Three partners on diabetes drug Bydureon--Amylin Pharmaceuticals Inc. (AMLN), Eli Lilly & Co. (LLY) and Alkermes Inc. (ALKS)--submitted a response to the U.S. Food and Drug Administration that includes additional data indicating the drug didn't slow heart rates.
The FDA requested further testing for the drug last year. Bydureon's success is key to the future of Amylin, which hasn't reported a profit since going public in 1992. The drug also would be a positive development for Lilly, which is seeking new drugs to offset looming generic competition to its top products. European regulators approved the treatment last month.
The companies' reply includes results from a recently completed survey that shows that exenatide--the drug's nontrade name--at and above therapeutic levels didn't prolong corrected heart intervals in healthy individuals. It also includes an update of safety information from ongoing or completed studies since the companies' last response.
"We are confident that the study results and our detailed submission have addressed the requirements outlined by the FDA, and we remain committed to making Bydureon available to patients in the U.S. as soon as possible," said Christian Weyer, senior vice president, research and development, for Amylin.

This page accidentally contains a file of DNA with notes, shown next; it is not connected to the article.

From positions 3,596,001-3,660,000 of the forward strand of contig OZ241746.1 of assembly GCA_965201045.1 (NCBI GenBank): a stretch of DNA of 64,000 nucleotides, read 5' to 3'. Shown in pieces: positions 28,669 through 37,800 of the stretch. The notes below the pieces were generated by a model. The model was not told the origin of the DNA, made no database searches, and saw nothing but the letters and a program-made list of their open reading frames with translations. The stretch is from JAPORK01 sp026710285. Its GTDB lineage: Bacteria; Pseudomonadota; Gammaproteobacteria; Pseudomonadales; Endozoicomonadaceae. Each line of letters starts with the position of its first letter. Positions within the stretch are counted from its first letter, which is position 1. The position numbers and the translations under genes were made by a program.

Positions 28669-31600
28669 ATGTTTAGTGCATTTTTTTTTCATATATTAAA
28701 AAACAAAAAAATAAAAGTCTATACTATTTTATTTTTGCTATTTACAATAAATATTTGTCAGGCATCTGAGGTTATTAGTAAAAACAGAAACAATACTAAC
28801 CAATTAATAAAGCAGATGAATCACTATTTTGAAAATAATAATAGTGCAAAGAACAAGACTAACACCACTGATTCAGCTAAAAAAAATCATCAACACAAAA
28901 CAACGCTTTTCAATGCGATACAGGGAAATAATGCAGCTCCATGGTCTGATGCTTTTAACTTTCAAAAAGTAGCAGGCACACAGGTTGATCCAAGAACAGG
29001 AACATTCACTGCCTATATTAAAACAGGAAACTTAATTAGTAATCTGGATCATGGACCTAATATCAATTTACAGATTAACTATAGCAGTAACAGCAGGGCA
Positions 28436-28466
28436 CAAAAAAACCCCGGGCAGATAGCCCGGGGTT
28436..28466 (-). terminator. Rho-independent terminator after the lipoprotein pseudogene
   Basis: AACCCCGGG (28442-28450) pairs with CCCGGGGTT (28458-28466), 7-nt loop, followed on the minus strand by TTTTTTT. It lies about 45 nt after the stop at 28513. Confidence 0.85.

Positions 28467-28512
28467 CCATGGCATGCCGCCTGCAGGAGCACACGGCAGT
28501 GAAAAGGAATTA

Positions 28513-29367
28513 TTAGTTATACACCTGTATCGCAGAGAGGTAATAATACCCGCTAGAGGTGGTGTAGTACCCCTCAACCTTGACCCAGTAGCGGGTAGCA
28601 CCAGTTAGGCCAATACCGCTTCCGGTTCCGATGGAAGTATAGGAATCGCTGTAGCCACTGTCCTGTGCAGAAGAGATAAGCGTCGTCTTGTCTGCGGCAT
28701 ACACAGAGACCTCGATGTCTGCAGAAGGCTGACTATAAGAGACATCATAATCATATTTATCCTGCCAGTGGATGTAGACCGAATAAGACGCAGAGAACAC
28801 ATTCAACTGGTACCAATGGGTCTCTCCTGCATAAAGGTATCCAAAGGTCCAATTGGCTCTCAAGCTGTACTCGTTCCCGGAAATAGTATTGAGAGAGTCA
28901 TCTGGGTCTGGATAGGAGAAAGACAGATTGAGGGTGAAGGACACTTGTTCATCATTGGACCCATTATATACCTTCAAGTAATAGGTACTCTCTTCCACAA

The companies said they expect to receive an updated Prescription Drug User Fee Act action date from the FDA in two weeks. The companies said their resubmission could take up to six months for review.
Amylin shares, down 37% over the past 12 months, closed at $11.96 on Wednesday and were inactive premarket. Lilly shares, up 6.5% over the past 12 months, fell 0.7% in premarket trading to $37.72. Alkermes shares, up 34% over the past 12 months, closed at $17.55 and were inactive premarket.
-By Nathalie Tadena, Dow Jones Newswires; 212-416-3287; firstname.lastname@example.org